Andy McNab

Last Update: 03 August 1998

Andy McNab joined the infantry in 1976 as a boy soldier. In 1984 he was badged as a member of 22 SAS Regiment. He served in B Squadron 22 SAS for nine years and worked on both covert and overt special operations worldwide including anti-terrorist and anti-drug operations in the Middle and Far East, South and Central America and North Ireland.

Trained as a specialist in counter terrorism, prime target elimination, demolitions, weapons and tactics, covert surveillance and information gathering in hostile environments, and VIP protection, McNab worked on co-operative operations with police forces, prison services, anti-drug forces and western backed guerrilla movements as well as on conventional special operations. In Northern Ireland he spent two years working as an undercover operator with 14th Intelligence Group, going on to become an instructor.

McNab also worked as an instructor on the SAS selection and training team and instructed foreign special forces in counter terrorism, hostage rescue and survival training.

In the Gulf War, McNab commanded the famous Bravo Two Zero patrol, an eight man patrol tasked with destroying underground communication links between Baghdad and north-west Iraq and with finding and destroying mobile Scud missile launchers. The patrol infiltrated Iraq in January 1991, but were soon compromised. A fierce fire fight with Iraqi troops ensued and the patrol was forced to escape and evade on foot to Syria. Three of the eight men were killed; four were captured after three days on the run; one escaped.

One of the four taken prisoner, McNab was held for six weeks and was relentlessly and savagely tortured. By the time he was released he was suffering from nerve damage to both hands, a dislocated shoulder, kidney and liver damage and had contracted hepatitis. After six months of medical treatment he was back on active service.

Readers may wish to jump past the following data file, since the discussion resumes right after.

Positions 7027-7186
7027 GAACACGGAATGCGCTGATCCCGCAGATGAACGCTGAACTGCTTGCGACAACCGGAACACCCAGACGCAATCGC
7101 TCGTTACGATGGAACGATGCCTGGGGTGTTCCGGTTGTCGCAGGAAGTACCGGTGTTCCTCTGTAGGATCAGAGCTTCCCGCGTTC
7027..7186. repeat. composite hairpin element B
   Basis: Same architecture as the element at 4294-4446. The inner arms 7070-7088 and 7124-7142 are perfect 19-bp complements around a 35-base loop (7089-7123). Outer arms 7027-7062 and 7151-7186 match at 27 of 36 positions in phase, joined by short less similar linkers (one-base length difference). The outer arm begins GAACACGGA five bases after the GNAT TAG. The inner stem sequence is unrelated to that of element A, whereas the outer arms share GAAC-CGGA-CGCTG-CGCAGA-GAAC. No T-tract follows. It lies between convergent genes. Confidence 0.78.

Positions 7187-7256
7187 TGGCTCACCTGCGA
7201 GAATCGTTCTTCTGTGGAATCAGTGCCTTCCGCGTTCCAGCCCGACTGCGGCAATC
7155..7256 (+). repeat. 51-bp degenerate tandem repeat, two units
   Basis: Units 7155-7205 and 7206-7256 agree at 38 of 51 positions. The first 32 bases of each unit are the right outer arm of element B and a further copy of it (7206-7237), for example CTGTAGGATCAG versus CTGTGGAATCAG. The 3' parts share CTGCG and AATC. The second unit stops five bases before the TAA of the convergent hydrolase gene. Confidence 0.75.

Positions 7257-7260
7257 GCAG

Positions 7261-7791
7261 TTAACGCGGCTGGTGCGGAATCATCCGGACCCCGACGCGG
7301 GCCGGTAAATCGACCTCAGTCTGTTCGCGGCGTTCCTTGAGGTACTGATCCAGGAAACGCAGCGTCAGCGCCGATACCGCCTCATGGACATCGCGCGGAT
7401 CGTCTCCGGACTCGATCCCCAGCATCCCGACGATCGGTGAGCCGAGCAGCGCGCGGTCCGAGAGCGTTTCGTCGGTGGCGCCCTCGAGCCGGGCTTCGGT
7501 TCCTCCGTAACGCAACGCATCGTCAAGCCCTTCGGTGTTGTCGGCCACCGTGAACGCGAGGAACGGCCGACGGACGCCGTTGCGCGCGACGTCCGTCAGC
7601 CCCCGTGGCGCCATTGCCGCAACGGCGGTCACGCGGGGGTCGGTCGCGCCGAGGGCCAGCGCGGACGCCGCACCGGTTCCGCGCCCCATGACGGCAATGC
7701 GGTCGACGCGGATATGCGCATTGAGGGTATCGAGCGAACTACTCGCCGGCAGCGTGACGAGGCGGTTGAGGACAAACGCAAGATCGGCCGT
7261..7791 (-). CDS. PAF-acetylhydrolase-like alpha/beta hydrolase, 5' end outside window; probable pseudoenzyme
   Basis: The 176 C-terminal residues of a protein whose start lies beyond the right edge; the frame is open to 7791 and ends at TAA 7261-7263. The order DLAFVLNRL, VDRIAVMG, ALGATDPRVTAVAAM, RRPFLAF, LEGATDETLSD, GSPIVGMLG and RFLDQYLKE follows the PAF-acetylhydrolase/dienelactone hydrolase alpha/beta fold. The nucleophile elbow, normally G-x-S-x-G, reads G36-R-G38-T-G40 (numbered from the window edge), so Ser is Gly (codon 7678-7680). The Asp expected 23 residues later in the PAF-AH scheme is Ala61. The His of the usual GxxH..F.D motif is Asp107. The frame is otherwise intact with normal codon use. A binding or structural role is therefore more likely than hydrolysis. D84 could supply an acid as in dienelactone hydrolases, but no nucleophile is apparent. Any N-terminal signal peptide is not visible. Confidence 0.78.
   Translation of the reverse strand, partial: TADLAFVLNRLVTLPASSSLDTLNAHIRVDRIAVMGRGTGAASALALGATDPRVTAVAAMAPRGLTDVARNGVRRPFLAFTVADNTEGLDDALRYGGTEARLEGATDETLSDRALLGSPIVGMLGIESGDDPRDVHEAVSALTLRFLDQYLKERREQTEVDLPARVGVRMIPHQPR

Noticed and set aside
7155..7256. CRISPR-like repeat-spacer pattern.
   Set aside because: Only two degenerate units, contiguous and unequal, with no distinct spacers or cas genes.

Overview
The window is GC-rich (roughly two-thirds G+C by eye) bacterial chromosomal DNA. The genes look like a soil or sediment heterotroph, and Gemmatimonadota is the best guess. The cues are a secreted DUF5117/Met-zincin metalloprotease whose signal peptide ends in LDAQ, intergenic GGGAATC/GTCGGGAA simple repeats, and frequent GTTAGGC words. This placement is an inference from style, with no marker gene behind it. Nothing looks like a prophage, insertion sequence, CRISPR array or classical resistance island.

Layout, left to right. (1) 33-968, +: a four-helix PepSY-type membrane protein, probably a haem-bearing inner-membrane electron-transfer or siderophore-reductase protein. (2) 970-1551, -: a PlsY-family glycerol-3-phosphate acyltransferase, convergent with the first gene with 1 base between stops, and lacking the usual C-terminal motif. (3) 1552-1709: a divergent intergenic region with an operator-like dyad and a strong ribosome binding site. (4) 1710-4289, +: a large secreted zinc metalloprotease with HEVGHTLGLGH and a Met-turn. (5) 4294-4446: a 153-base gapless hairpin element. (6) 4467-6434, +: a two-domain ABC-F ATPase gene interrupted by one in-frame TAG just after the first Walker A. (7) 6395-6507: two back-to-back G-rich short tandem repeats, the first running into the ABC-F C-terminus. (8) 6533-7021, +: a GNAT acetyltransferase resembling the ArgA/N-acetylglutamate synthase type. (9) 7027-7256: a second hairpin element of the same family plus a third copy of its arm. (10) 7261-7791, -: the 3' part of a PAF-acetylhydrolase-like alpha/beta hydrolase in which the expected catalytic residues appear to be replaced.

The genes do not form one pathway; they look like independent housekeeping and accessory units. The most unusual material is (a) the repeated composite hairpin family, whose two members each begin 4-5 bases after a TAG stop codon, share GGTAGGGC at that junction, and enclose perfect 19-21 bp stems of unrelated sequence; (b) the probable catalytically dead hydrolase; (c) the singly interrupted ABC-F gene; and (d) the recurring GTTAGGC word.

The truly heroic exploits of the Bravo Two Zero patrol have been recognised the world over and, in the words of the patrol's commanding officer, "will remain in regimental history forever".

Awarded both the Distinguished Conduct Medal (DCM) and Military Medal (MM) during his military career, McNab was the British Army's most highly decorated serving soldier when he finally left the SAS in February 1993.

Andy McNab has written about his experiences in the SAS in two best selling books. Bravo Two Zero is the highest selling war book of all time and has sold 1.5 million copies in the UK alone. It has been published in 17 countries and translated into 16 languages. The CD spoken word version of Bravo Two Zero, narrated by McNab, sold over 60,000 copies and earned a silver disc.

Immediate Action, McNab's autobiography, spent 18 weeks at the top of the best-seller lists following the lifting of an ex-parte injuction granted to the Ministry of Defence in September 1996. Immediate Action has sold over 1 million copies in the UK to date.

McNab's first novel, Remote Control, was published in November 1997, and is being published by Corgi in paperback in October (along with the tie-in edition of Bravo Two Zero).

Outside of writing, McNab was technical weapons advisor and trainer on the hit Michael Mann film Heat (1995) and spent five months in Hollywood working closely with Robert De Niro, Al Pacino and Val Kilmer. As well as advising on weapons handling and use, McNab was drafted in to work out in detail how master-thief De Niro would go about pulling off robberies on an armoured car and a bank, and how cop Al Pacino would go about tracking him down and stopping him.

McNab was a major contributor to the BBC-2 Timewatch documentary on Hannibal (1996), which was fronted by General Norman Schwarzkopf, and was also the advisor and narrator on BMG's Ultimate Warrior video. The first McNab computer game will also be released this Autumn.

Also a director of a Hereford based security company, McNab developed and runs a specialist training course for news crews, journalists and members of non-governmental organisations working in hostile environments (including war zones). The course is currently the only one if its kind in the world.

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